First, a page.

Now is the time to visit the KRUGER NATIONAL PARK.

How to embrace the beginning of your day
May 18, 2016
Kruger National Park
May 18, 2016

Now is the time to visit the KRUGER NATIONAL PARK.

Stay with us at LOST TRAIL B&B and consider a day selfdrive to the Kruger National Park. It takes less than a hour’s travel to enter the park. Enquire at management for a lunch pack and information on the park and roads.

The weather is absolutely pleasant. Cool at night and warm during the days.

Visitors to South Africa and Kruger National Park are always keen to catch a glimpse and a photo of the country’s celebrated Big Five: elephant, lion, rhinoceros, buffalo and leopard.

While the big game is magnificent – and includes other giants such as giraffe, hippo,  – there’s much more to South Africa’s wildlife. The country has some of the world’s richest biodiversity hotspots, with remarkable birdlife, abundant buck, small game and bizarre insects.

To promote these, some clever people came up with another must-see list:

Little Five.

  • The elephant shrew,
  • Ant lion,
  • Rhinoceros beetle,
  • Buffalo weaver and
  • Leopard tortoise.

Here’s the lowdown on some of Africa’s finest little creatures.

Ant lion



The ant lion (Myrmeleontidae) is an odd yet familiar feature of the bushveld, digging conical depressions in dry, soft sand with which to trap its prey – ants. In advanced stages this larvae-like creature has wings and sometimes resembles a dragonfly, although it’s not well-adapted for flight.

Buffalo weaver



Red-billed buffalo weavers (Bubarlornis niger) are social birds that build their nests in the forked branches of tall trees. They nest in open colonies and are a rather noisy and busy lot. The weavers’ nests can be recognised by their rather bedraggled state, made from coarse grasses and with untidy twig structures.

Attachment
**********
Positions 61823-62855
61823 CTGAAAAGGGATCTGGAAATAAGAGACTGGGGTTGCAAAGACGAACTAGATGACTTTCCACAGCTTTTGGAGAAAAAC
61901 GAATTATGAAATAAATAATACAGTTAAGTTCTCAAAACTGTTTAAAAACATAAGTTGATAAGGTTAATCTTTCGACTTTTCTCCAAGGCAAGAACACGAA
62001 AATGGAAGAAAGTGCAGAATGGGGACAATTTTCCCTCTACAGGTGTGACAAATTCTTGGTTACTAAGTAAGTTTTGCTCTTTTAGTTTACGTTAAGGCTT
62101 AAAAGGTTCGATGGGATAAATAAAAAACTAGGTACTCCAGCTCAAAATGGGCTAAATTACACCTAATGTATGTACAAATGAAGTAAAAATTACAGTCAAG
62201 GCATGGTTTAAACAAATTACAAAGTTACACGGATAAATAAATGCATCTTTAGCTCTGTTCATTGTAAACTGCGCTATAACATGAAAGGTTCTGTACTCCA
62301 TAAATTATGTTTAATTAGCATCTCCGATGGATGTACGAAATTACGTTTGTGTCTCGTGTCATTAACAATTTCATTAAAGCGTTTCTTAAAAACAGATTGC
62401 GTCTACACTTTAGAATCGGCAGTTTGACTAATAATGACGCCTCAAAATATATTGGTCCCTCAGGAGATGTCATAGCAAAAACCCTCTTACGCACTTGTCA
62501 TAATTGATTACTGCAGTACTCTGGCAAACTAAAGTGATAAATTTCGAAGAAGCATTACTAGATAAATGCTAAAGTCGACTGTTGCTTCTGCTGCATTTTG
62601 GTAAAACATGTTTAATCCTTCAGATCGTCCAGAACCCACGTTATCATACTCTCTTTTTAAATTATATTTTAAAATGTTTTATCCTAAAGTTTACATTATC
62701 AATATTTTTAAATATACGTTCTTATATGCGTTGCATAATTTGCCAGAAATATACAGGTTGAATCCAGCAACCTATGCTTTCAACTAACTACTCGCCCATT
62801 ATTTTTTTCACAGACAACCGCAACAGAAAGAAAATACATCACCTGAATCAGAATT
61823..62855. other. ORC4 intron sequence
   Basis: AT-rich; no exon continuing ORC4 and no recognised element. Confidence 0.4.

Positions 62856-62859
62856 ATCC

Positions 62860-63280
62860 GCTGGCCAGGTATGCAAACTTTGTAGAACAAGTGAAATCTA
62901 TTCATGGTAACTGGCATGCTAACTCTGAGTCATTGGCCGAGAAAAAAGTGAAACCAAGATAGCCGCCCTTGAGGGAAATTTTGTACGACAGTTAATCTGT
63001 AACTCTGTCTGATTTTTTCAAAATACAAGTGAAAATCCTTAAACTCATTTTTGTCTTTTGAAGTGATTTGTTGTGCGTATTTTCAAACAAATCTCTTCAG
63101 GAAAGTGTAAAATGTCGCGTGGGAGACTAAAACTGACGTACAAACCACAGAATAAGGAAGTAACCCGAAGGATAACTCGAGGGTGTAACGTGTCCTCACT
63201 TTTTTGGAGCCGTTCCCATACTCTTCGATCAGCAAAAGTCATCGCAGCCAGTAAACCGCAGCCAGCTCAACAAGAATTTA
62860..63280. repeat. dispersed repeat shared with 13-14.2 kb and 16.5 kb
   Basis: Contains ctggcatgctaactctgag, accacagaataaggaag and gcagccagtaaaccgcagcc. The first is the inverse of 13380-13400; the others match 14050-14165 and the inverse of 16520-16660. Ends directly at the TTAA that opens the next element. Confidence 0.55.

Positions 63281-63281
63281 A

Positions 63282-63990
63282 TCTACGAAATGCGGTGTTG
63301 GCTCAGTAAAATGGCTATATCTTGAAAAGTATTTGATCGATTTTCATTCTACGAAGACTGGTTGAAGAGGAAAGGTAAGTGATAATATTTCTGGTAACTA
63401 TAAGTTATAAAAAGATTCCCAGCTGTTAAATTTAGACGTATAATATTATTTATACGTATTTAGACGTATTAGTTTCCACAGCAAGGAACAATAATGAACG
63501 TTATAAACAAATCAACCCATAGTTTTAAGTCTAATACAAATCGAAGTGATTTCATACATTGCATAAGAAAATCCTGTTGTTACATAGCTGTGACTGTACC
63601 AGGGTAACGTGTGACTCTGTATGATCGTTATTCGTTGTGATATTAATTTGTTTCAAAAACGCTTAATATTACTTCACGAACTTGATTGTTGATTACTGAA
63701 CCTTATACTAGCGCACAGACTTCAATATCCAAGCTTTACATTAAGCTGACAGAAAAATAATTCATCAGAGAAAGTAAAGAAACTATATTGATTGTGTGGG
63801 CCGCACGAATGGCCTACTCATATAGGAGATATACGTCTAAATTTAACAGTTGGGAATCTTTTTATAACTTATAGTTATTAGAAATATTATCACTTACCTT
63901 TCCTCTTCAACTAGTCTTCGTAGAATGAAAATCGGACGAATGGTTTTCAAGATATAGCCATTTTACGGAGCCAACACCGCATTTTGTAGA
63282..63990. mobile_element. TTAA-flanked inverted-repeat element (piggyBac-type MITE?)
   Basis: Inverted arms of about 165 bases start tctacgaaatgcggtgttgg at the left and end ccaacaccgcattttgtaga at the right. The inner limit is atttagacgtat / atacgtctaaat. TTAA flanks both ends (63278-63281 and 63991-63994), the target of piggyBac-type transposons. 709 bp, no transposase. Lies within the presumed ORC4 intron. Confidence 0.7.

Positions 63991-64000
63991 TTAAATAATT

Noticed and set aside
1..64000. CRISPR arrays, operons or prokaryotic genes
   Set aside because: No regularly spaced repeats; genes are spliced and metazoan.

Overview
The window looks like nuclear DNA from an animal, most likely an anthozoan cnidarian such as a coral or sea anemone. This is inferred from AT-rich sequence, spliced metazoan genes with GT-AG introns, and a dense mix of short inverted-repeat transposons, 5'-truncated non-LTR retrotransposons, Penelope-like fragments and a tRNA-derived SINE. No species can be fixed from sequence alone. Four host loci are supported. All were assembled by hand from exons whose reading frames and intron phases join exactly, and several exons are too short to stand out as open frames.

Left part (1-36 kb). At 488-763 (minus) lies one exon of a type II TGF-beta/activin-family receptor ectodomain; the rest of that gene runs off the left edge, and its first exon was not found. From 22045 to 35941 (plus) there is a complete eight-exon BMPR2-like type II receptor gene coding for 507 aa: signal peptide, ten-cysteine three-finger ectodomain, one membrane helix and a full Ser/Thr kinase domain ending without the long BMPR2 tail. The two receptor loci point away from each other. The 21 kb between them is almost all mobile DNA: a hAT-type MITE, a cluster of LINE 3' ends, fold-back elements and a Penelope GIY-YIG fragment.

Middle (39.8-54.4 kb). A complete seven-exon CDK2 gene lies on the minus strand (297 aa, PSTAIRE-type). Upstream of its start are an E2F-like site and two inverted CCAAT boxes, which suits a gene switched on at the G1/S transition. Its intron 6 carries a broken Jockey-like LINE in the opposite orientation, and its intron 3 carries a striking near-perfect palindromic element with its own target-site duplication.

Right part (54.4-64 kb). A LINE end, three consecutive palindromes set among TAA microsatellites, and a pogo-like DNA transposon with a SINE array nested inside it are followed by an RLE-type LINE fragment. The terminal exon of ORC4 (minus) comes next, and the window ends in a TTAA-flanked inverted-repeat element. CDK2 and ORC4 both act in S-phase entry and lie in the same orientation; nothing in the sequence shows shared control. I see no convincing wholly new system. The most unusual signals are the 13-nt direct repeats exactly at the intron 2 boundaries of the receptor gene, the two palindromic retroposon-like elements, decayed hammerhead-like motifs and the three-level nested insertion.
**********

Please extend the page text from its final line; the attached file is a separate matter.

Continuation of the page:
Rhinoceros beetle


The rhinoceros beetle (Scarabaeinae dynastinae) is one of the largest beetles in southern Africa, with horns on its head much like those of its larger namesake. Both males and females are horned, but only the males are known for aggressive behaviour, using the horns to fight rivals. The horns are also used to dig, climb and mate.

Leopard tortoise


The leopard tortoise (Geochelone pardalis) is a striking feature of the bushveld landscape, getting its name from its black and yellow spotted shell. The animal is one of the largest breeds of tortoise in this part of the world; a mature leopard tortoise can weigh over 23 kilograms, with a shell circumference of up to one metre. The males are larger than the females.

Younger tortoises have dark brown patterns, while adult shells take on shades of yellow with somewhat smaller spots. Leopard tortoises live in savannah and grassland areas, close to water.

Elephant shrew


This tiny insectivore lives in arid lowlands, rocky outcrops and savannah grasslands, getting its name from its elongated snout. Elephant shrews (Elephantulus myurus) are found all over South Africa, and only grow to a length of 250mm, with an average weight of 60 grams. They feed on insects, fruit, seeds and nuts.

They in turn are food for snakes and raptors, making them extremely shy and wary. The chances of spotting them are slim indeed, so if you manage to see an elephant shrew before an actual elephant, you can count your safari a real success!

SA info reporter

The Kruger National Park Little Five is based on the “Small 5005” concept developed by South African wildlife author and scientist Rael Loon. For more information, visit Hidden Wonders: Southern Africa’s Small 5005

Best regards,


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